Mean-Value Theorem

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The mean-value theorem states that if f(x) is differentiable on the open interval (a, b) and continuous on the closed interval [a, b], there is at least one point c in (a, b) such that (a - b) f(c) = f(a) - f(b).

Mean-value theorem is a college-level concept that would be first encountered in a Calculus I course. It is an Advanced Placement Calculus AB topic and is listed in the California State Standards for Calculus.


Derivative: A derivative is the infinitesimal rate of change in a function with respect to one of its parameters.

Classroom Articles on Calculus I (Up to College Level)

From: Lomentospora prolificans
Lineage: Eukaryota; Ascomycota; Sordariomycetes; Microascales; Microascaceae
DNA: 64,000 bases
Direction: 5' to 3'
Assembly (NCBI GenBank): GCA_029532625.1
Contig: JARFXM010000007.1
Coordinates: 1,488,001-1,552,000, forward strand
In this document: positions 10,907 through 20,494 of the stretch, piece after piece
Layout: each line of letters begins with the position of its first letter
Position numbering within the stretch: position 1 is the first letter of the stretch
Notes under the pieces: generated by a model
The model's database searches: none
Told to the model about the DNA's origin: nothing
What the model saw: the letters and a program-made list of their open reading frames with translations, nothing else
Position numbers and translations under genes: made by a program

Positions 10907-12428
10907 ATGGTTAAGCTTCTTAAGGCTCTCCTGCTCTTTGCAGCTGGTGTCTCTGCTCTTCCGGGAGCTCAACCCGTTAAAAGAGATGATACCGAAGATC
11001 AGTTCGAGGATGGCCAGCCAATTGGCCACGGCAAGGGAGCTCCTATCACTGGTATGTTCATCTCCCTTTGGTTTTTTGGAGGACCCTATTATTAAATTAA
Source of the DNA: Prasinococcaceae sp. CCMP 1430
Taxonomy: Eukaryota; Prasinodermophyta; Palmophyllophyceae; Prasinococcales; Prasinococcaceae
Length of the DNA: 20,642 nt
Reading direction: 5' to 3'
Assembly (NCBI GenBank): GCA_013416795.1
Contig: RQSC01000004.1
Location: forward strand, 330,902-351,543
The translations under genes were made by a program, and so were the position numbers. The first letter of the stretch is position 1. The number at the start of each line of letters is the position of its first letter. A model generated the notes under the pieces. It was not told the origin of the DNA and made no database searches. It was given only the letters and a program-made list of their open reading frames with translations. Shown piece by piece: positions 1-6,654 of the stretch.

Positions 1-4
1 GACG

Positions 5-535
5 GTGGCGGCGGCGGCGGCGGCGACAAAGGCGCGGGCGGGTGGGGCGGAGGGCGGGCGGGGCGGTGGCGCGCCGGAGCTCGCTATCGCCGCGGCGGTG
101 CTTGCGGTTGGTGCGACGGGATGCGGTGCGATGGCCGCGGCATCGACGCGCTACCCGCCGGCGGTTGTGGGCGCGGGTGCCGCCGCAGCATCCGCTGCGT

• Calculus
  • Indefinite Integral
  • Chain Rule
  • Inflection Point
  • Continuous Function
  • Integral
  • Critical Point
  • Intermediate Value Theorem
  • Definite Integral
  • Limit
  • Discontinuity
  • Maximum
  • Extreme Value Theorem
  • Minimum
  • First Derivative Test
  • Newton's Method
  • Fundamental Theorems of Calculus
  • Riemann Sum
  • Implicit Differentiation
  • Second Derivative Test